Living organisms have developed numerous apparatuses, starting from simple units, to perform sophisticated chemical and physical functions with very high level of efficiency and selectivity. These functions include biochemical processes, interactions with light (i.e. absorption, emission, refraction), ionic and electronic charge transport. Such features are the results of a diverse range of molecular and supramolecular architectures which have been evolutionary optimized.
The implementation of biological materials in photonic and electronic devices and the design of artificial materials inspired by biological structures are two ways to learn and exploit the lessons from nature. Both areas are receiving increasing interest in the last years and groundbreaking results have been recently shown regarding the direct use of living organisms to produce materials in situ or as scaffolds for the direct in vivo implementation of devices.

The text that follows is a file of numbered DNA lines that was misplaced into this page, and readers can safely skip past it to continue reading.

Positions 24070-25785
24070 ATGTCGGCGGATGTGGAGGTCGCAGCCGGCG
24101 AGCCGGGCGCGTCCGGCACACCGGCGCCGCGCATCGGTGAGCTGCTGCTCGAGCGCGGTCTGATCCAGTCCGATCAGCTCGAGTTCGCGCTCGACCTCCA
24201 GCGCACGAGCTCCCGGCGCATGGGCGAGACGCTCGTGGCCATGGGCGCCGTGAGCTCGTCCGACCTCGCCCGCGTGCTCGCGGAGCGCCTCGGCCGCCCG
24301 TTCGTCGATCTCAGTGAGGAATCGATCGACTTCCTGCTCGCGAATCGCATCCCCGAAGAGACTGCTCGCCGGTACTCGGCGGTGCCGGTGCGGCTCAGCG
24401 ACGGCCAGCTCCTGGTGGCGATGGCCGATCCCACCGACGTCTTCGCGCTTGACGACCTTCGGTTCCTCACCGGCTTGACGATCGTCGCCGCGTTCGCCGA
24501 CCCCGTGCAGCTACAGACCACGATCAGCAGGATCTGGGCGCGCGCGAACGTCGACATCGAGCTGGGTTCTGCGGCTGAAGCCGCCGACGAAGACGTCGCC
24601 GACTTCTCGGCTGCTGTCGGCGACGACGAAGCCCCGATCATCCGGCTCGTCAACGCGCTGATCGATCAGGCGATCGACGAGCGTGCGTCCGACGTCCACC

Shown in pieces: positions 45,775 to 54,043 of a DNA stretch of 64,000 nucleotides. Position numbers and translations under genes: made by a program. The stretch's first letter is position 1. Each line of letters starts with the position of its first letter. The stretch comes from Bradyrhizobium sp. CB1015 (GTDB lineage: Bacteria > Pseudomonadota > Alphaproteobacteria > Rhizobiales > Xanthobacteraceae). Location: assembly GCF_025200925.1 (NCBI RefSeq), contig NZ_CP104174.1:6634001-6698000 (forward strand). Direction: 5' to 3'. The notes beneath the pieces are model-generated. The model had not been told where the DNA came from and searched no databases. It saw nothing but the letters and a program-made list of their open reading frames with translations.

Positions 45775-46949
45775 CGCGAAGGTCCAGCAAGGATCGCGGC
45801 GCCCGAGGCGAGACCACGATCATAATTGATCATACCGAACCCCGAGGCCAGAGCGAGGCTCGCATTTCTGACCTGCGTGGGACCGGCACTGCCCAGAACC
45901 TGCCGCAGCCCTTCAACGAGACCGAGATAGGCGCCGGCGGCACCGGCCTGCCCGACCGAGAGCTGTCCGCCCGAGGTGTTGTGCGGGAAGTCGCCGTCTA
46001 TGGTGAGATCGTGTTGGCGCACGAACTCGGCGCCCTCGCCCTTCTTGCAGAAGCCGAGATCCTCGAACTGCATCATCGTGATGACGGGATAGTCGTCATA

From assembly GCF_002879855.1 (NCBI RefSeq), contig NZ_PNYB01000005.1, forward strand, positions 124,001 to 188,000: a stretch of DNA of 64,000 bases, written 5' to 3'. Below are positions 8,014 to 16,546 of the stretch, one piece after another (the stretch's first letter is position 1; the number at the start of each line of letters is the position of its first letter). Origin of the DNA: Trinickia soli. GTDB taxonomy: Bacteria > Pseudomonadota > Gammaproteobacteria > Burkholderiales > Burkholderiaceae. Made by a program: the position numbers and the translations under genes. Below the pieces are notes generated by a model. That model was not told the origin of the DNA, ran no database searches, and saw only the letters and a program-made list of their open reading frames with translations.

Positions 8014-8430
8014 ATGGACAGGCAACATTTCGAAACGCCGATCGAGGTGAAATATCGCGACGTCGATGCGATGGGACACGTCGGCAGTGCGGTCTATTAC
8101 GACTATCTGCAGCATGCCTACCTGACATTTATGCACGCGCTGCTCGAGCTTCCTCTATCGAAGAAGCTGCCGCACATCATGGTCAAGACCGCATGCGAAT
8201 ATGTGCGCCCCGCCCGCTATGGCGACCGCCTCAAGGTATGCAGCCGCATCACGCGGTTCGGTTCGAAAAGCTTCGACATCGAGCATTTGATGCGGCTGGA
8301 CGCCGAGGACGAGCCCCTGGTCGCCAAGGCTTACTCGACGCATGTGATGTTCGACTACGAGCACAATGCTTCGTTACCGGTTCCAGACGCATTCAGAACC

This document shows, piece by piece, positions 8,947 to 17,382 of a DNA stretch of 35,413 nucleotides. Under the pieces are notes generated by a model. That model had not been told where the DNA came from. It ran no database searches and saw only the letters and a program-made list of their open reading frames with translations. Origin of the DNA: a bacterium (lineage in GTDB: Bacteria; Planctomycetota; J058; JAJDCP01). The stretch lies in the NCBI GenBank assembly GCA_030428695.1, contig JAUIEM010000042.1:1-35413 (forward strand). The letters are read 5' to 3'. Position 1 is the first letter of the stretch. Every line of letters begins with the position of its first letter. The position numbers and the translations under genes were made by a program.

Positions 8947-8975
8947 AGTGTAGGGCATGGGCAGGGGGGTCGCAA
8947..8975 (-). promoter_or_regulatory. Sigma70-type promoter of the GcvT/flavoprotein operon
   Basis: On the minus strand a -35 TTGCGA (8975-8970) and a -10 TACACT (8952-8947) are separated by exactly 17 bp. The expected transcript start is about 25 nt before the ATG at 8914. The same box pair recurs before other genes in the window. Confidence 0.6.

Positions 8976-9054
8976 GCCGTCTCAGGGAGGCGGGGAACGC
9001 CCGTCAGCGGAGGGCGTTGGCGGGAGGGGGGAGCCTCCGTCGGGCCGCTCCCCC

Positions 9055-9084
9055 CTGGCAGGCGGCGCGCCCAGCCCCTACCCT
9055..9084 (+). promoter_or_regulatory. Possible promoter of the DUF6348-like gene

The symposium will focus on the recent developments of this exciting and rapidly evolving field, highlighting the manifold and fascinating possibilities opened in materials science and technology by the use of living organisms for design and synthesis of new materials, or as materials themselves, for photonics and electronics. This symposium will be an inspiring forum stimulating the progress of a new common language bridging physics, chemistry, biology, materials science and engineering. The symposium is expected to attract academic and industrial researchers willing to contribute to and take part in the fast progress of this new area that will likely have an important impact on future technological developments of materials science. The topics covered in the symposium will range from the chemical and biological aspects of the materials, to their application in advanced sensors, actuators and new generation biohybrid electronic and photonic systems, including smart interfaces with living organisms. Devices engineering and manufacture with bioinspired and biological materials and with living organisms as well as fundamental studies aiming to ultimately unraveling the physical properties of complex chemical and biological systems will be included.